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IHT freeze will mean a greater focus on trusts

Freezing the IHT nil rate band until 2017/18 means more people will be caught by the tax and places greater importance on the tax treatment of trusts.


The Autumn Statement confirmed that the nil rate band for inheritance tax would remain frozen at its current level of £325,000 up to and including 2017/18. This means that, assuming house prices and investment returns continue to increase, more and more people will be dragged into the IHT net over the coming few years. As a result, it seems reasonable to assume that the use of trusts for IHT mitigation purposes will be likely to increase also and focus will therefore be on how such trusts are likely to be taxed in the future.

On 31 May 2013, HM Revenue & Customs published a consultation document called Inheritance Tax: Simplifying Charges on Trusts – the next stage. The purpose of the consultation was to seek views on:

  • proposals for simplifying the calculation of IHT on relevant property trust charges
  • splitting the nil rate band available to trusts
  • a deeming rule for the treatment of accumulated income
  • proposals to align payment and filing dates to those of the self-assessment framework.

There was widespread agreement on the last two of these issues. One of the features of a discretionary trust is that there is no requirement on the trustees to distribute income to the beneficiaries as it arises. But, of course, this can cause problems when trying to value the trust at each 10 year anniversary.

Currently, income waiting to be distributed is not treated as trust capital whereas if it has been formally accumulated by the trustees, it is treated as capital. In order to deal with this issue the Autumn Statement proposes that from 6 April 2014 income that has not been distributed for more than five years will be treated as part of trust capital for the purposes of calculating the 10 year anniversary charge.

Another area of agreement was in trying to align the payment and filing dates. The time limit for delivering an account is currently 12 months from the end of the month in which the transfer is made or if later, three months from the date when the trustee first becomes liable for the tax. The time limits for paying IHT charges are:

  • for chargeable events after 5 April and before 1 October, on 30 April in the following year
  • for chargeable events after 30 September and before 6 April, six months after the end of the month in which the chargeable event took place.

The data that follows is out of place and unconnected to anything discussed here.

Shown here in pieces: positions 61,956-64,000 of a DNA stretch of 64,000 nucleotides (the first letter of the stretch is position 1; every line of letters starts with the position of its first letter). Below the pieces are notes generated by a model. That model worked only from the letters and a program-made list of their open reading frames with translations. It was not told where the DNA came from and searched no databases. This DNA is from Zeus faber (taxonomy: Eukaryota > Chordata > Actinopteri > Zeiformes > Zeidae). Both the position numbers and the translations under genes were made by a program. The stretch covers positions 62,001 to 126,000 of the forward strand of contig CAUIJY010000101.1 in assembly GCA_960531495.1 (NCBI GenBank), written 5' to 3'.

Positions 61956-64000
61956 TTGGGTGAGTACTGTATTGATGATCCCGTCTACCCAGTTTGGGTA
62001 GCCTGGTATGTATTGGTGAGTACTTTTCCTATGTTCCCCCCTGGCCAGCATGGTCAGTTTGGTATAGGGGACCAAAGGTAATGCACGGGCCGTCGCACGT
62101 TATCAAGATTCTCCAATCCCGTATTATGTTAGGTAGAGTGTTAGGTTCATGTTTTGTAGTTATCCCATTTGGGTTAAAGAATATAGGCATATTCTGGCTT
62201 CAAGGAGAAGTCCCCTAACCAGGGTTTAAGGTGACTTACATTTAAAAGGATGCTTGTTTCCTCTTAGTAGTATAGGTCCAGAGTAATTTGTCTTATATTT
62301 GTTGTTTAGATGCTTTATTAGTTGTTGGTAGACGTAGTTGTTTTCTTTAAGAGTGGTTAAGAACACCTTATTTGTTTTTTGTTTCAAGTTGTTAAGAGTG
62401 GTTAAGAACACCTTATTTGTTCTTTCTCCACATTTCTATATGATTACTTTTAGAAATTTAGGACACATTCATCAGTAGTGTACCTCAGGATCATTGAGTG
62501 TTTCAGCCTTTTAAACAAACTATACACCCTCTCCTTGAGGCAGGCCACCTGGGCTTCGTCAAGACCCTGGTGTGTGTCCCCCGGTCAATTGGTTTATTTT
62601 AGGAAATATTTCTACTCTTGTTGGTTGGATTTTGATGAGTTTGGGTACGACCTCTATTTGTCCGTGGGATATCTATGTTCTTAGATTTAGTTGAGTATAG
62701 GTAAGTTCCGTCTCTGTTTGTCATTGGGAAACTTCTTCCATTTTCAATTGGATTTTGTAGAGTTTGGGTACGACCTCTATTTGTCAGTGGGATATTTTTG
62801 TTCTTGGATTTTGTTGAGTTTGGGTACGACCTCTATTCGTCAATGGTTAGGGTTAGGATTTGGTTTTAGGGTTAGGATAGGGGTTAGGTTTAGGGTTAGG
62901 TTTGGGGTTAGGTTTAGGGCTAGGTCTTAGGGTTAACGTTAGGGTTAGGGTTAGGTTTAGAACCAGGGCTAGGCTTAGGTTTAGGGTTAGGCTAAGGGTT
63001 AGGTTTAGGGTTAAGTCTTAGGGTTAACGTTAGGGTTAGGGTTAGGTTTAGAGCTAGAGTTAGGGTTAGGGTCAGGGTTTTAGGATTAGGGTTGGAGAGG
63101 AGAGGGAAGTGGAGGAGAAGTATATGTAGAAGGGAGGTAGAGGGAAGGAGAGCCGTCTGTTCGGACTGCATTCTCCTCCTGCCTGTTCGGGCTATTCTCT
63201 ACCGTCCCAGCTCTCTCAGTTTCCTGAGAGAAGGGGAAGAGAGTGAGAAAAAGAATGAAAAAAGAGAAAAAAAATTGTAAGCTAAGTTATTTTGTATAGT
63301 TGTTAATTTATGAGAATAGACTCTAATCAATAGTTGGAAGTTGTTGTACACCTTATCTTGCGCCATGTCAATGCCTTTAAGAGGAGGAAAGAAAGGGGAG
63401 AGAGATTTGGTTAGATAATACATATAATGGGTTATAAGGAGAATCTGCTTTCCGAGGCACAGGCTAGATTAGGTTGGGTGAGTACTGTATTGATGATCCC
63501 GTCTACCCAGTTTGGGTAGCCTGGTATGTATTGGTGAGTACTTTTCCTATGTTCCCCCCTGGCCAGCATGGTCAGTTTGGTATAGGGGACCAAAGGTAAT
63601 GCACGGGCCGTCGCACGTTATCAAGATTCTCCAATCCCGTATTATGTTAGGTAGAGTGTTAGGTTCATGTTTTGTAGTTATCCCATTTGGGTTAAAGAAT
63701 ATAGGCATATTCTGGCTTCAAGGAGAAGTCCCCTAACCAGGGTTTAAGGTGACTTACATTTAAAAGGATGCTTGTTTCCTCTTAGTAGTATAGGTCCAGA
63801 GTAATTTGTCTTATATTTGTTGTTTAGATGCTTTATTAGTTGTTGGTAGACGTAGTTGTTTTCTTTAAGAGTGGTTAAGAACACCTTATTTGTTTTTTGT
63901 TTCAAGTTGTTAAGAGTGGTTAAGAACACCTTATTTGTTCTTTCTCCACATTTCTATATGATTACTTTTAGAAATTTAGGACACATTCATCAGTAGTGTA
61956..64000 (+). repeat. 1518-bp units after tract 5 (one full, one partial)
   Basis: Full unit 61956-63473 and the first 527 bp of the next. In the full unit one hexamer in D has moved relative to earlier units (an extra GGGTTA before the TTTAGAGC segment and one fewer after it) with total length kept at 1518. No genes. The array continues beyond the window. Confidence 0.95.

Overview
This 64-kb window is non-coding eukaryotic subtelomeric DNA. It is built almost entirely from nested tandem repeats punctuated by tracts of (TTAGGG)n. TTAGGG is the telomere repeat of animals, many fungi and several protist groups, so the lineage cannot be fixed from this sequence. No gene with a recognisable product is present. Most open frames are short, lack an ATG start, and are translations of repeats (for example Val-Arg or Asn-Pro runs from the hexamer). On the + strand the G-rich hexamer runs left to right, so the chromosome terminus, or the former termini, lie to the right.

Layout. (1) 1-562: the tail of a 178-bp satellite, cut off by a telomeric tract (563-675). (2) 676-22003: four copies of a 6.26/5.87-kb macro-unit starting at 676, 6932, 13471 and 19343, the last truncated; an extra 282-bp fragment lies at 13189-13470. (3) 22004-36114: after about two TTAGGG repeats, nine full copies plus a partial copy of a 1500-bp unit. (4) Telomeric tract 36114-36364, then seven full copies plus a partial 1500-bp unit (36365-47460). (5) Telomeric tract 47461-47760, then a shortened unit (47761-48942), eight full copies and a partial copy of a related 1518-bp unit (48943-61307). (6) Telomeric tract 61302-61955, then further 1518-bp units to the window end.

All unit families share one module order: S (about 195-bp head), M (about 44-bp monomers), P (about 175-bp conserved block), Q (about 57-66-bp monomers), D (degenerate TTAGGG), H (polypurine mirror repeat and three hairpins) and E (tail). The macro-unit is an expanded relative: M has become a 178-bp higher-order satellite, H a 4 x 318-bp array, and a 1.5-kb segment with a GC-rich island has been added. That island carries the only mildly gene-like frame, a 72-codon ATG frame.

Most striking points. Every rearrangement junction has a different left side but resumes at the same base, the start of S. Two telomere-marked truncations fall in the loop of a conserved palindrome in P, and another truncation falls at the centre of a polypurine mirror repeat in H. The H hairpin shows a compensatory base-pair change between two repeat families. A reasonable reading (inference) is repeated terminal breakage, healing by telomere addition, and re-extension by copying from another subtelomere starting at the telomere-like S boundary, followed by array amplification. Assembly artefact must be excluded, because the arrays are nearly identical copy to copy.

To solve this problem, it has been decided that trustees of relevant property trusts must deliver the IHT account six months after the end of the month in which the chargeable event occurs and pay the tax by the end of the same period. This will ensure that returns and payments continue to be submitted evenly throughout the year.

As far as simplifying the calculation of IHT charges is concerned, the consultation document proposed the following changes in respect of the calculation of the 10 yearly periodic charge:

  • the settlor’s cumulative total for the seven years before the trust is created should not be taken into account in calculating the IHT on the trust
  • the rate of IHT payable on the trust should be 0 per cent on the property that falls within the trust’s nil rate band and 6 per cent on the property value in excess of the nil rate band
  • the nil rate band available to a trust should be determined by dividing the current nil rate band by the number of relevant property trusts created by the same settlor that have been in existence in the last 10 years.

The most contentious issue here was the proposal to split the nil rate band between all the trusts created by the same settlor. There was widespread criticism in the consultation process of this proposal for a variety of reasons. One of which being that it would seem to be unfair if one of the trusts held, for example, nothing but a term assurance policy which would normally have a negligible value yet would still use up a significant proportion of the nil rate band.

Another point is that, in theory, all active discretionary trusts – whenever created – would be taken into account and this could cause a massive administrative problem for trustees who would need details of all those other trusts. Far from simplifying matters, the feeling was that HMRC would just be replacing one complex regime with another.

Finally, some responders to the consultation simply considered that it was unfair to apply the proposed new rules to existing trusts and settlors who had based their legitimate tax planning on the current rules.

It appears that HMRC has taken this opposition into account as it has announced that there will be a further consultation on this proposal with a view to introducing legislation in the Finance Bill 2015. We will therefore need to monitor developments in 2014 to see how this pans out.

Brian Murphy is financial planning manager Axa Wealth



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